This highly-provocative Golden Berlin Bear winner does something unusual and unlikely—it forces us to rethink about human intimacy and sexuality through the uncomfortable lens of the camera.
Dir. Adina Pintilie
2018 | Romania/Germany | Documentary | 123 mins | 1.85:1 | English & German
R21 (passed clean) for nudity and sexual content
Plot: On the fluid border between reality and fiction, the film follows the emotional journeys of Laura, Tómas and Christian, offering a deeply empathetic insight into their intimate lives.
Awards: Won Golden Bear & Best First Feature Award (Berlin)
International Sales: Doc & Film Intl
Subject Matter: Mature/Controversial
Narrative Style: Straightforward
Pace: Slightly Slow
Audience Type: Niche Arthouse
(Reviewed at Singapore Film Society screening)
Some have argued that a controversial film like this shouldn’t have won the top prize at the Berlin International Film Festival. I disagree, and in fact, I strongly feel that films that push the boundaries of what cinema can do should be duly rewarded, wherever possible.
It is likely that Touch Me Not will not be remembered in decades to come, except possibly as a curious footnote about documentaries winning top prizes at major festivals, but its Golden Bear win here should at the very least get film enthusiasts intrigued enough to want to see what the big deal is.
“Every emotion is welcome here.”
There is nothing really sensational about Touch Me Not; in fact, one might even call it a dour and clinical affair. But therein lies its attraction—its cold and calculated veneer hides an empathetic work about human intimacy and sexuality.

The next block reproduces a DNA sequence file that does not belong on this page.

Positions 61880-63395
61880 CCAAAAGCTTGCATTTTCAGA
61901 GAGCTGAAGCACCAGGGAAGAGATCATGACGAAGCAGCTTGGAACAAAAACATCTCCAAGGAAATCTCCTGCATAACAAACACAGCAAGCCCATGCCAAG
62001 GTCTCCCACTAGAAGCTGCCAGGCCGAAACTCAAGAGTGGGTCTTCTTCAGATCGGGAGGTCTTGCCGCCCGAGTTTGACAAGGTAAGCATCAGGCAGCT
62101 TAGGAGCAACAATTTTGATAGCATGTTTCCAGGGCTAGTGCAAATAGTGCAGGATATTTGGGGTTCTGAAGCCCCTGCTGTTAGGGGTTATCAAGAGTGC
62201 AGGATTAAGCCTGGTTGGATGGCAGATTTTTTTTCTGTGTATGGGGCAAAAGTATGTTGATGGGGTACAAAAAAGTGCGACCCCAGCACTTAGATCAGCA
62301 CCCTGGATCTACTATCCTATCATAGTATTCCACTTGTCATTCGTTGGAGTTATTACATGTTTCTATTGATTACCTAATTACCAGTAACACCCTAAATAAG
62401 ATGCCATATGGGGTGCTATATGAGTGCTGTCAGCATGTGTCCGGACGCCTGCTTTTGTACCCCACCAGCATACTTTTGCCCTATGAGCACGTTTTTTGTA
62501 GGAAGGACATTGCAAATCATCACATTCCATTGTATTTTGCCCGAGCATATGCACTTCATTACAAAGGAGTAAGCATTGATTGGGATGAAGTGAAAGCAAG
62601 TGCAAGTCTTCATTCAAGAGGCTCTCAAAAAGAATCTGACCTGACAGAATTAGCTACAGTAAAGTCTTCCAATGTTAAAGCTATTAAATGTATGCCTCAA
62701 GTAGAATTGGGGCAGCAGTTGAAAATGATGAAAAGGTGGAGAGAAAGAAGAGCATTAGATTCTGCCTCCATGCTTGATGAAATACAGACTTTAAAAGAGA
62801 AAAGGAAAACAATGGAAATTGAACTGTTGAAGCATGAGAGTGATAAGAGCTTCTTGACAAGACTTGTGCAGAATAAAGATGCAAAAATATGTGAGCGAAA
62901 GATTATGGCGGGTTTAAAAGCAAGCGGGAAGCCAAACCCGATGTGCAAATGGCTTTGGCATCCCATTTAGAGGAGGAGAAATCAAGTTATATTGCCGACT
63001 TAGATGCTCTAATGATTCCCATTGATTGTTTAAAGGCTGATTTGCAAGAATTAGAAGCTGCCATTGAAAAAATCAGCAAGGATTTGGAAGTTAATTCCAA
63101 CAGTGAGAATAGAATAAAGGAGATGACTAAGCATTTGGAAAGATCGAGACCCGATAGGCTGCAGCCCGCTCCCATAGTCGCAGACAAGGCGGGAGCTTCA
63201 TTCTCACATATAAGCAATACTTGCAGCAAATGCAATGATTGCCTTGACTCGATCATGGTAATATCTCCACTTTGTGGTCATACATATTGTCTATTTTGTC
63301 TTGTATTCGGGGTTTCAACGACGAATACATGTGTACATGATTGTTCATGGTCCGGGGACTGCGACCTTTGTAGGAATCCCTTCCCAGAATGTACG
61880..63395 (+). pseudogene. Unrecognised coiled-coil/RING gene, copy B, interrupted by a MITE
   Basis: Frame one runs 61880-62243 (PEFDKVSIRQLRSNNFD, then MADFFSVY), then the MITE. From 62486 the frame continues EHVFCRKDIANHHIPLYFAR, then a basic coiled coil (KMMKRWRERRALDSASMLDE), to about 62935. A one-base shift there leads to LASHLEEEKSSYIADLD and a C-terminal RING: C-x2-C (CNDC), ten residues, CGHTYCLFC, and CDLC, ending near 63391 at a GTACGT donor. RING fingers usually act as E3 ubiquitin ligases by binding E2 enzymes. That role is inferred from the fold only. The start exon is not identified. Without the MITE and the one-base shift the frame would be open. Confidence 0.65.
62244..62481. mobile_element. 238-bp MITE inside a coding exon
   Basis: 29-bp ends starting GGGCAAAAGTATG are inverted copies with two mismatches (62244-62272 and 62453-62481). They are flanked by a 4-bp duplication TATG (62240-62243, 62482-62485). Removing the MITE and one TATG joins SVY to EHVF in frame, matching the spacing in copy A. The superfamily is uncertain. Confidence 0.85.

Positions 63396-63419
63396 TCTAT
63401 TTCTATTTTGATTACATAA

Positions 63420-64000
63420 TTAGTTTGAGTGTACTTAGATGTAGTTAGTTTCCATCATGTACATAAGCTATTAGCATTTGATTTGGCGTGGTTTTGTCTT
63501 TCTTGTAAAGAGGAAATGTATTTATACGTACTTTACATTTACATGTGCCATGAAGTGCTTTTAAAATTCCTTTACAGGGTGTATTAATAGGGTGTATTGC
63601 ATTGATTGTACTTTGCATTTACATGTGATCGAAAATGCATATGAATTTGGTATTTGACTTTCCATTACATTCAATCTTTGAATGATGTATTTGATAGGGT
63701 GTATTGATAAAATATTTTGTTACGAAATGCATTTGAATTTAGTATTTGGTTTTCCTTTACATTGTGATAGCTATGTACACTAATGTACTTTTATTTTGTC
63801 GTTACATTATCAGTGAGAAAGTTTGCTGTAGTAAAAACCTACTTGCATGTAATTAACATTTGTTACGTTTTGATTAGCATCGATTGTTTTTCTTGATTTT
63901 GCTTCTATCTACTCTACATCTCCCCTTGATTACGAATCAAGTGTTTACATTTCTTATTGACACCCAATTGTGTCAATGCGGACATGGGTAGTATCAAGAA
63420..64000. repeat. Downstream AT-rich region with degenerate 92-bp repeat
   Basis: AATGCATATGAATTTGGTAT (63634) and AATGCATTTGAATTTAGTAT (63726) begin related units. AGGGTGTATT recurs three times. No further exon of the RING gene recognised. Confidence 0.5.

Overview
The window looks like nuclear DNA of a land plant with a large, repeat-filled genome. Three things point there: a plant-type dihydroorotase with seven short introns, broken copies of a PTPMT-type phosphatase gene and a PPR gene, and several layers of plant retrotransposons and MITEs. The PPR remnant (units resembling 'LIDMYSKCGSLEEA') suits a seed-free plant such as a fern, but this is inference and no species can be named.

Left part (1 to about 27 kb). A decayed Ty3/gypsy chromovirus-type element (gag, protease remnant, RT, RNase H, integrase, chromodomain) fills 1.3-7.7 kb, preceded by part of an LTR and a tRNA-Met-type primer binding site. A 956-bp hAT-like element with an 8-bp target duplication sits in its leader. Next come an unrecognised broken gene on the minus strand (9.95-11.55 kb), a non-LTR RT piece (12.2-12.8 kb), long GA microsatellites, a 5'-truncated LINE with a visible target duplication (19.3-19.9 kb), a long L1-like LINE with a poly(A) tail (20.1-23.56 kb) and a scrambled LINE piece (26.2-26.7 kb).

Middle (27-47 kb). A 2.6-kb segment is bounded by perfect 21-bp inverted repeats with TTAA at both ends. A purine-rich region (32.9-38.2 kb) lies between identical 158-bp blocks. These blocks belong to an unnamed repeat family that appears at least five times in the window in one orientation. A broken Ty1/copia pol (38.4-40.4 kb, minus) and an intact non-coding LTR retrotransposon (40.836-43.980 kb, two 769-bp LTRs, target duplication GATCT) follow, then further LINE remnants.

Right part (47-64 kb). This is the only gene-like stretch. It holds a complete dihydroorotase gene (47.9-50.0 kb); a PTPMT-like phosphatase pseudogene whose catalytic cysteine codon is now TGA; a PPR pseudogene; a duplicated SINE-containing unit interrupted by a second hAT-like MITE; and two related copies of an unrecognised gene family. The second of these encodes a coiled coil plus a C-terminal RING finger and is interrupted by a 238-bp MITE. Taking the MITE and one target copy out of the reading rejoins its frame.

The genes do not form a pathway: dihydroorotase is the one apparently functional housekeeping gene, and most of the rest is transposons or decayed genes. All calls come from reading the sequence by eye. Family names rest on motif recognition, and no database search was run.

One might even struggle to sense that empathy because the filmmaker, Adina Pintilie, seems more intent in capturing conversations, behaviours and actions as matter-of-fact as possible, some of which can get into rather uncomfortable territory.
Pintilie has not made many films, and this is her first full-length documentary, but her camera—which literally bookends the film as it is physically (or perhaps even symbolically) set up and taken apart by her crew—provides an unflinching gaze on her subjects.
There were reportedly many walk-outs during the first press screening. But later at the world premiere, there were only very few and the reception was positive including a big applause.
At one point, Pintilie is asked by her main subject to exchange places, causing the former to feel discomfort in front of the camera, as if the audience now has direct, uninhibited access to her.
In this context, one might wonder how do Pintilie’s subjects feel. Do they feel naked? At some point in Touch Me Not, they all are, enjoying all manner of physical connection, including what appears to be unsimulated sex. Perhaps this is the film’s most contentious part, where real human beings engage in physical intimacy with one another for the camera.
In a more provocative way, Touch Me Not also implicates audiences in the act of gazing (long takes sometimes force us to stare longer than usual) when there is nothing (appealingly) erotic about the proceedings.
Pintilie’s work is not uninteresting at all; in fact, I find it a breath of fresh air. Her use of experimental electronic music performed by Einstürzende Neubauten, particularly a recurring track that is infused with an ethnic voice that grows (or moans) louder before cutting short gives the film a sublime sonic power.